The data is now offering some conflicting solutions regarding the exact position of some important features for the approaching storm system. While some specifics regarding the timing-onset and exact location of storms may continue to change over the next 24 hours, the threat of severe storms including heavy rainfall will continue with this system.
A major storm system will be bearing down on the southern plains for the next 36 hours with increasing thunderstorm chances including the threat of severe weather and flooding rainfall. Flooding is possible, across southeastern and east central Oklahoma where 3 to 7 inches of rain may occur. Locally higher amounts will be possible. A flash flood and flood watch will remain in effect from 7 p.m. through Sunday at 7 a.m. Locations along and southeast of Interstate 44 are currently included in the watch. The axis of heaviest rainfall may shift a few counties either north or south during the event depending upon the exact position of a frontal boundary that is expected to remain across the area until late Saturday night.
A few showers and storms are underway this morning with a weak short wave that is brushing far northeastern Oklahoma and southeastern Kansas. These spotty showers and storms will quickly exit the area during the next hour or so leaving southeast winds and highs in the mid to upper 70s across the area for the afternoon. As the main upper level system draws closer to the state, a surface low pressure center is expected to develop across the northwestern areas of north Texas with a warm front extending approximately from near Ardmore to north of McAlester to Ft. Smith. This boundary may lift more northward later this afternoon but at this point, we’re leaning toward this position of the front for the evening hours. It must be noted that some convective allowing models have the boundary well north by later this evening. This boundary will be critical in determining the possibility of surface based severe storms Friday evening. North of the boundary (areas across northeastern Oklahoma including the Tulsa metro) thunderstorms would be elevated in nature and capable of producing very large hail, damaging winds, and of course extremely heavy rainfall. If the boundary does indeed move more to the north, the severe weather threats associated with surface based storms would also move northward.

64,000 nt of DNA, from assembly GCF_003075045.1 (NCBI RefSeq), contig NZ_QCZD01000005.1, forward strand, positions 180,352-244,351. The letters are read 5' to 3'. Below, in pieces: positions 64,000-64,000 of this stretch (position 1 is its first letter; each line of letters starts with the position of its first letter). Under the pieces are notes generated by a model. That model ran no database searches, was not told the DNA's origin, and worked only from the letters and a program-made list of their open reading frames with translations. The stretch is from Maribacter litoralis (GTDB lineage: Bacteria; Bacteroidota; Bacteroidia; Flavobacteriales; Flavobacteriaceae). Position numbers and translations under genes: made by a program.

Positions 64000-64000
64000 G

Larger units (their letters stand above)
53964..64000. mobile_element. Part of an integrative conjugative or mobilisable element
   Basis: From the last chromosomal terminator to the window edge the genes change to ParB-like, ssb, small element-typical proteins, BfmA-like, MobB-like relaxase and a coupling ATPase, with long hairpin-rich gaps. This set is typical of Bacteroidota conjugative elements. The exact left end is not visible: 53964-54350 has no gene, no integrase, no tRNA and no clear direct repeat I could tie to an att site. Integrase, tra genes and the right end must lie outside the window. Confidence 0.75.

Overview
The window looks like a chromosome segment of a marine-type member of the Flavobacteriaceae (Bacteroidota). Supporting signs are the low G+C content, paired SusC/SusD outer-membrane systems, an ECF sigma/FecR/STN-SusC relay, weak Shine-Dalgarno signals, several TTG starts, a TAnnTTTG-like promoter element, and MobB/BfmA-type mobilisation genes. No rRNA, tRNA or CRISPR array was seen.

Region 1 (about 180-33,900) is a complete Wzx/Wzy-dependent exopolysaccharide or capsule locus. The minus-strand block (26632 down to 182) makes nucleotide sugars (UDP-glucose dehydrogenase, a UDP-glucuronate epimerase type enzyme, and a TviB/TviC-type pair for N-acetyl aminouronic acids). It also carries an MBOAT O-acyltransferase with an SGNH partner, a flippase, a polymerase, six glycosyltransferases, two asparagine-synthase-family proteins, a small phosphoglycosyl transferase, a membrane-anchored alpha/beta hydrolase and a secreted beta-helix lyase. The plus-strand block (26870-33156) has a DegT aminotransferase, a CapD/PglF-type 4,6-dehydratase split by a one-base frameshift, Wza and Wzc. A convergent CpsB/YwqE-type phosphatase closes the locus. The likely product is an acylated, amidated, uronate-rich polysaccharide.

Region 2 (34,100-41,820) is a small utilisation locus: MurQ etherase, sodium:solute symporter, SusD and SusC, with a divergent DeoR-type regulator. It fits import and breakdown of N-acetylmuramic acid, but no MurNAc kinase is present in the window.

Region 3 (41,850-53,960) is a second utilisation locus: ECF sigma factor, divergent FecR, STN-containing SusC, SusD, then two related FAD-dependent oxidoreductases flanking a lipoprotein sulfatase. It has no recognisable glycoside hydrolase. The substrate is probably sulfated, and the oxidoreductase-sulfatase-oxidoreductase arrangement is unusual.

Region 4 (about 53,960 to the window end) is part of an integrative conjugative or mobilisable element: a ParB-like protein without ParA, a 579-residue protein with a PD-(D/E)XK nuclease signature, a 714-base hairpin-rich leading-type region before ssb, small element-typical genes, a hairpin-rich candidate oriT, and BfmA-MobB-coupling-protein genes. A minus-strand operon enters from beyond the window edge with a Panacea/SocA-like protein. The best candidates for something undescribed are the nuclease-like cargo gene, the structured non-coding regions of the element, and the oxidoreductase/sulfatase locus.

Later tonight into pre-dawn Saturday storms are expected to remain with heavy rainfall across northeastern and east central Oklahoma with severe weather threats continuing across southeastern sections of the state. The main system is not expected to move out of southeastern and far eastern Oklahoma until Saturday evening meaning additional surface based storms are still possible Saturday midday to afternoon across the eastern third of the state. Heavy rainfall may continue post frontal across northeastern and eastern Oklahoma through Saturday night. Sunday the main upper level system is ejecting to the northeast with spotty showers Sunday and blustery conditions. Northwest winds from 15 to near 30 mph will remain with highs in the mid-50s.
Monday appears mild with sunny skies and highs in the upper 60s to lower 70s. The next front will move across the state either Tuesday night or Wednesday of next week with more storms.
Thanks for reading the Friday morning weather discussion and blog.
Have a great day, but please remain ware of your weather surroundings late tonight through the weekend.